Travel Agent

Let the Sun Shine: Snowbird's Little Cloud Bowl     Photo: Chris Goodyear

Q:

Where's the best place to ski this spring—as in, right now?

It seems like every time I've looked at the weather this year, ski areas out West are getting hmered with more snow—even in April. Can you tell me the best places for spring skiing? Pete Salisbury, Maryland

A:"Hammered" doesn't begin to describe what's been happening at ski areas this spring, a time when Jack Frost normally passes out and goes to bed. While folks back East are shoehorning themselves into biking gear and cruising around in 80-degree weather with the top down, places like California's Mammoth Mountain have received a whopping eight feet and four inches of snow—in the first two weeks of April alone. Though you might be over winter, don't hang up your skis just yet. You'll miss the best part of the ski season after champagne powder: spring corn on the knob.

Since most folks around the country start looking to warm-weather sports about this time, ski areas start doing their special-package, late-season mating dance designed to keep you in the skiing mood. Translation: Deals abound. So what's better than linking soft, buttery turns at some of the nation's best ski resorts? Linking soft, buttery turns in the sunshine at a massive discount.

Consider this: For $82 a head with a two-person minimum, you can stay for two nights in the Mammoth Mountain Inn (800.626.6684; www.mammothmountain.com) at the Main Lodge area, including two lift passes. Normally you'd drop $73 on a lift ticket for one day alone. (Tickets drop to $53 after April 24). And let's be very clear: The "Spring Fest" discount is not because the mountain has no snow. On the contrary, the 3,500-skiable-acre resort had so much snow on the ground as of mid-April—roughly 20 feet—that the steps leading to the third-story outdoor deck are completely buried. In fact, 658 inches of snow have fallen on the resort's 150 trails this season, the most ever, and well above the annual average of 400 inches. Though the whole mountain most likely won't be open, you'll still be able to ski top to bottom until July 4.

If you think Mammoth has a lot of snow, travel north to Squaw Valley (800.403.0206; www.squawvacations.com), where patrollers there are reporting, um, a 285-inch base, almost 24 feet. Folks there will be skiing until at least May 29, and to get you to visit, the resort is offering a "Spring Deluxe" package at the Squaw Valley Lodge, a ski-in, ski-out loft with three beds and two baths. Starting at $278 per person after taxes with a four-person group, the package includes four nights of accommodations, lift tickets for four days, and access to the High Camp Spa. Normally you'd pay $113 for two consecutive days of skiing, not including digs.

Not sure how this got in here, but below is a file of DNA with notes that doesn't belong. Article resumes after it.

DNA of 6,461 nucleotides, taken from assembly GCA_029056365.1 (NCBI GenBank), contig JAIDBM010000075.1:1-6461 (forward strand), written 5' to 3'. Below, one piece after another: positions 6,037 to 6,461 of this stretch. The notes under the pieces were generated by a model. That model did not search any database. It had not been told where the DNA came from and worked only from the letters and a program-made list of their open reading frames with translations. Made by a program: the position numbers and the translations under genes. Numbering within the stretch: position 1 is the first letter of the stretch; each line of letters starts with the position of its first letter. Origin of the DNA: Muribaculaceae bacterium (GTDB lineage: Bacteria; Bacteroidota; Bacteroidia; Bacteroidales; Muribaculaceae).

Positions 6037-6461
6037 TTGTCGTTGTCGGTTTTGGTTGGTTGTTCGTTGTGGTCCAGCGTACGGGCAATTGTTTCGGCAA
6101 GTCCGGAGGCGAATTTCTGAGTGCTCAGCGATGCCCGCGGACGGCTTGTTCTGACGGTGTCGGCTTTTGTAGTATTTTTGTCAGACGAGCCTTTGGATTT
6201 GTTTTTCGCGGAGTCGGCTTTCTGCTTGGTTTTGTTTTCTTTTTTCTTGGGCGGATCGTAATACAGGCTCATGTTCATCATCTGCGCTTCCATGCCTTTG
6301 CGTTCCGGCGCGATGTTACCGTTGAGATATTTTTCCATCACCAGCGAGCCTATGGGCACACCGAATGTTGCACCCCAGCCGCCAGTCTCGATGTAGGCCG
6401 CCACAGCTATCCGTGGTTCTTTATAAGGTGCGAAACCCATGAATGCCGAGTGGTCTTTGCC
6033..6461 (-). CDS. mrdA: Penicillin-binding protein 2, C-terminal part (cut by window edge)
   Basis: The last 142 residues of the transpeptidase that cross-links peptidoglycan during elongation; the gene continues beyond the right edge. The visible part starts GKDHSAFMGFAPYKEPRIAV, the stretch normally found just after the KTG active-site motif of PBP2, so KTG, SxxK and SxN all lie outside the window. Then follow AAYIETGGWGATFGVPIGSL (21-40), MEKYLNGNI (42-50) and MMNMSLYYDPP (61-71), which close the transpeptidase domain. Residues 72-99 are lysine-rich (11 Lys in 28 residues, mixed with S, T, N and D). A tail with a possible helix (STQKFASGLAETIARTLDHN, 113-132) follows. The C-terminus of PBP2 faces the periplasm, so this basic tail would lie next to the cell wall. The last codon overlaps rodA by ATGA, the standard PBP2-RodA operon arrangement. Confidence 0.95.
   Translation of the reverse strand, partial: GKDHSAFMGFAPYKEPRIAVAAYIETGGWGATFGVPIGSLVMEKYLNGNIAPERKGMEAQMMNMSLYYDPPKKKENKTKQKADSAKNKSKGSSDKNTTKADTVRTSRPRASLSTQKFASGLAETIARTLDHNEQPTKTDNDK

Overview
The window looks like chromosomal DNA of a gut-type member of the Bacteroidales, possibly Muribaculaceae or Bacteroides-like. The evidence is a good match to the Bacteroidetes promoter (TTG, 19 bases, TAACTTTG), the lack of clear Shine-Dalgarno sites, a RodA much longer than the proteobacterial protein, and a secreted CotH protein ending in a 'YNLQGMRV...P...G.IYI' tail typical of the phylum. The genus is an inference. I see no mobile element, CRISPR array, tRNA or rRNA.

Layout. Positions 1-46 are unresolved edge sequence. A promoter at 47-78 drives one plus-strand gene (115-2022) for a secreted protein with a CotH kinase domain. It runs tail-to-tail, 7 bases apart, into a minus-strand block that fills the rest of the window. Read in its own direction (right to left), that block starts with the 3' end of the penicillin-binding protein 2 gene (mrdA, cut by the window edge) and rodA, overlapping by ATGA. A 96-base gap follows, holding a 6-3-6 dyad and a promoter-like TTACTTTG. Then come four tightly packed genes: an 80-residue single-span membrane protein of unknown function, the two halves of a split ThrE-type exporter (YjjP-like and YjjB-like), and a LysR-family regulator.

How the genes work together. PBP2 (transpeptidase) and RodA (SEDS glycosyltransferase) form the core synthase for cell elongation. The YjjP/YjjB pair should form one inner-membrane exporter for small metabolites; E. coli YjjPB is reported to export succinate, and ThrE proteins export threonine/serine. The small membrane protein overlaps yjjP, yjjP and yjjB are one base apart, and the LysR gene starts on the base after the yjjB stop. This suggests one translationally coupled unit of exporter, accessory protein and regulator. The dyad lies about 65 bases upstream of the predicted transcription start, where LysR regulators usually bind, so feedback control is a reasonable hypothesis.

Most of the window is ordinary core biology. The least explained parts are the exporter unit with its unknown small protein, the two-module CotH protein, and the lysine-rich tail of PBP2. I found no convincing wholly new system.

Then there's Utah. We all know about the 700 inches of snow they received last season. This year might not have been quite as epic: you'll have to settle for simply "above average," as in 566 inches of snowfall so far. That means Snowbird (800.232.9542; www.snowbird.com), a resort in the Wasatch Mountains, has an impressive 147-inch base as of mid-April (with a heavy snow warning still in effect). That's plenty to keep you ripping lines off the tram and Cloudlift, Gadzoom, and Mineral Basin Express lifts. The area remains open daily through May 14, then on weekends until May 29. Book a three-night stay at the Inn at Snowbird near the tram and you'll also get three days of skiing for $95 total, based on double occupancy. Normally you'd be looking at $156 for three days of skiing alone.

And lastly, looking out my window right now (April 17), it's puking and I'm within eyesight of 9,065-foot Mount Bachelor, Oregon (541.382.2442; www.mtbachelor.com). That's on top of the 14 inches of snow in the last 48 hours up there, where you'll find a base of 192 inches and a lift-accessed season that will last most likely until May 29. (I hope to be hiking for turns through August.) Spring is arguably the best time to ski the Cascade volcanoes; wind-blasted summits turn to sunny corn runs when the weather warms up. A single lift pass at Bachelor typically costs $49 but now you can get five days for $99 with the Spring Five-Day Pass. The ski patrol will gradually shrink the 3,683 acres of terrain down to top-to-bottom runs from the summit to the Pine Marten Lift, a lactic burn for 3,365 feet. There's no lodging up at the mountain, but book a condo in Bend, about 30 minutes east, at Mount Bachelor Village (800.547.5204; www.mtbachelorvillage.com), and you can take advantage of other deals like free transportation to the mountain and rates that range from $139 to $209 a night—stay three nights, and get the fourth for free. That's as close as you're ever gonna get to an endless winter, at least until you fly down to South America to tackle Chile and Argentina's pistes.

For complete info on over 100 ski resorts in the U.S., Canada, and beyond, check out The Away Network's definitive Ski Resort Guide.

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